15 August 2019
by Gail Theron
My very first Bonsai (created under the expert guidance of Bernard Coetzee) was a Myrtus communis. Perhaps this is why I am particularly fond of this species.
The common Myrtle is an evergreen shrub up to 3m with small, dark green, glossy, aromatic leaves. It has white flowers consisting mainly of a puff of stamens followed by single-stalked, blueish-black berries. It is used mainly for hedges and is drought-resistant.
I feel that they make very good subjects for Bonsai as the leaves are tiny and with the proper care it rewards one with a network of fine branches in a reasonably short time.
These trees are very vulnerable to certain pests, e.g. scale, mealie bug and aphids and due to the nature of the bark these are often only detected when the tree is somewhat debilitated. An application of Koinor, watered into the roots, will control these pests.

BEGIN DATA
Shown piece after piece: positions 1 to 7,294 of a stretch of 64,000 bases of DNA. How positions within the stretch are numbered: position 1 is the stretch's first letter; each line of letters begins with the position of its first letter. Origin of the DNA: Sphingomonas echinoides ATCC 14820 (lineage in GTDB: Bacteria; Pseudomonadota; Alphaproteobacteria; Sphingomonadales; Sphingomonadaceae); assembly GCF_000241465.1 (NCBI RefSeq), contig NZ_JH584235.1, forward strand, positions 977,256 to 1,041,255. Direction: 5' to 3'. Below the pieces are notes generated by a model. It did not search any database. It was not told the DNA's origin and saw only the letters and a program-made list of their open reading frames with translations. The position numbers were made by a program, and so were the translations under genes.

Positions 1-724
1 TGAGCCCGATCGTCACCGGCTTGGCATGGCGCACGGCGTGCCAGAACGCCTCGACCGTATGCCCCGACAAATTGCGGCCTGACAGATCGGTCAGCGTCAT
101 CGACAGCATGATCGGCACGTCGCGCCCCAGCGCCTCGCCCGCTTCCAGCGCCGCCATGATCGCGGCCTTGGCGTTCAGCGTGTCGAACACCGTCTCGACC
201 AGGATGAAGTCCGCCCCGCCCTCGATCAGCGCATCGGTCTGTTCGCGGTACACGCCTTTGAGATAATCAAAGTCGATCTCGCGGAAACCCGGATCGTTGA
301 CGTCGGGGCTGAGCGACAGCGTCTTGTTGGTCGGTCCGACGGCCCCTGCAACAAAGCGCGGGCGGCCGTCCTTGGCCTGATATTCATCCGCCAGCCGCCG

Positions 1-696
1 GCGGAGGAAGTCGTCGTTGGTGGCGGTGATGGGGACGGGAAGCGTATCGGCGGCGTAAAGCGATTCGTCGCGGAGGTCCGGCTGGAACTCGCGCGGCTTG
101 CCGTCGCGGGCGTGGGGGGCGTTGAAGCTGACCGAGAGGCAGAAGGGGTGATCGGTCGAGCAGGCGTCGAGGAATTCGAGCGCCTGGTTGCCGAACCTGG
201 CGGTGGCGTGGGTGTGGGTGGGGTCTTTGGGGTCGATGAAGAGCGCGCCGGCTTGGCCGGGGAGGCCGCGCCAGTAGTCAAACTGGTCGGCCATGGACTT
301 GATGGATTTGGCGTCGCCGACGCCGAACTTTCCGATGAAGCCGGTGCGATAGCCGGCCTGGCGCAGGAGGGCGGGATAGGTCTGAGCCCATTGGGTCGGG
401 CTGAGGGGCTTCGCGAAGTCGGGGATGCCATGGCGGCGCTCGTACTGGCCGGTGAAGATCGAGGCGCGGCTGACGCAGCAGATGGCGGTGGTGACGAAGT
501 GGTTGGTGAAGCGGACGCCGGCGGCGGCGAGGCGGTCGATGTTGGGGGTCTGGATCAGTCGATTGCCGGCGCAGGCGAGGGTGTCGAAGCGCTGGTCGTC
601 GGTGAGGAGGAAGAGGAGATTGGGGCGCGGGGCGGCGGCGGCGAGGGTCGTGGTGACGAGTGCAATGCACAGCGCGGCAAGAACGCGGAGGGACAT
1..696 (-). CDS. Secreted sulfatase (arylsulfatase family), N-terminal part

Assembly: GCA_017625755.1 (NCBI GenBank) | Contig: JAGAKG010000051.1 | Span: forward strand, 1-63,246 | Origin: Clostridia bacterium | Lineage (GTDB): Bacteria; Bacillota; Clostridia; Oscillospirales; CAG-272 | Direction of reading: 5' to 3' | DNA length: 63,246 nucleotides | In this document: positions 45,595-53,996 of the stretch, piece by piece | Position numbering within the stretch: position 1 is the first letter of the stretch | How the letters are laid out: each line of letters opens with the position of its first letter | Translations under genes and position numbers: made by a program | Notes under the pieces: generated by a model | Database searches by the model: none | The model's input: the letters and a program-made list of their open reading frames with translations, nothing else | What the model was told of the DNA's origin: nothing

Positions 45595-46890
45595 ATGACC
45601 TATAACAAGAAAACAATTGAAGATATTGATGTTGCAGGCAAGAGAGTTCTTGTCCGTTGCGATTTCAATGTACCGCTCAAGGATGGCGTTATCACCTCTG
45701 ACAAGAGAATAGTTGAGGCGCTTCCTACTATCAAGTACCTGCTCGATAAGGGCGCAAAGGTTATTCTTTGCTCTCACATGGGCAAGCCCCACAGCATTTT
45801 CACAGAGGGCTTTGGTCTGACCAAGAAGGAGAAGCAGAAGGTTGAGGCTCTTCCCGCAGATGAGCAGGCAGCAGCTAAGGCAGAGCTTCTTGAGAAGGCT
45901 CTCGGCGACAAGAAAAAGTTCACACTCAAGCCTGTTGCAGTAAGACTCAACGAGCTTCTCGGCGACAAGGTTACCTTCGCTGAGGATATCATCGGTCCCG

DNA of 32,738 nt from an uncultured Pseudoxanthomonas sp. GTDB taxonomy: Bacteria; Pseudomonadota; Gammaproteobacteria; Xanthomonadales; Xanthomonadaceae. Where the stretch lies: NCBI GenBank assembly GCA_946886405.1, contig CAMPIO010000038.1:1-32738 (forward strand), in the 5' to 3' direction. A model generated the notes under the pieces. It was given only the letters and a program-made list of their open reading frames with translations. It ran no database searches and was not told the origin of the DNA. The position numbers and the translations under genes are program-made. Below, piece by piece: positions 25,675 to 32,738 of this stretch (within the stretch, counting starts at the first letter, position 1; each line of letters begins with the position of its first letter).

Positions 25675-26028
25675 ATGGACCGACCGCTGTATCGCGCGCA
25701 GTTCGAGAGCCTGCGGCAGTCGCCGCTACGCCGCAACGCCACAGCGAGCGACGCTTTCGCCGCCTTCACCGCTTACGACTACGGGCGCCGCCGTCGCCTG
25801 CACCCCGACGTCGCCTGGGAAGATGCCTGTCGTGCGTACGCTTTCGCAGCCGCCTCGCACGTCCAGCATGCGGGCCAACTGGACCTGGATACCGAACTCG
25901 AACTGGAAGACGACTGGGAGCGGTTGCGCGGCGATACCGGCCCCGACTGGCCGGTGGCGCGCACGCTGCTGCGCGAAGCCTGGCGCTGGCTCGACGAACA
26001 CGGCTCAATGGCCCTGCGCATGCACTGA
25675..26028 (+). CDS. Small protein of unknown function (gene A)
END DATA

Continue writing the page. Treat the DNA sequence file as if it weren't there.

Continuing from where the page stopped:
I have found that they don't like damp feet and should therefore have a soil mixture that drains well. I fertilise mine regularly with Hortisol and have them in a sunny position. I feel that it is not sufficient merely to pinch out shoots, one has to prune back quite often.
My Myrtles have brought me a tremendous amount of pleasure. They are readily available from nurseries and quickly develop into pleasing Bonsai. I can recommend them to beginners and experienced growers alike.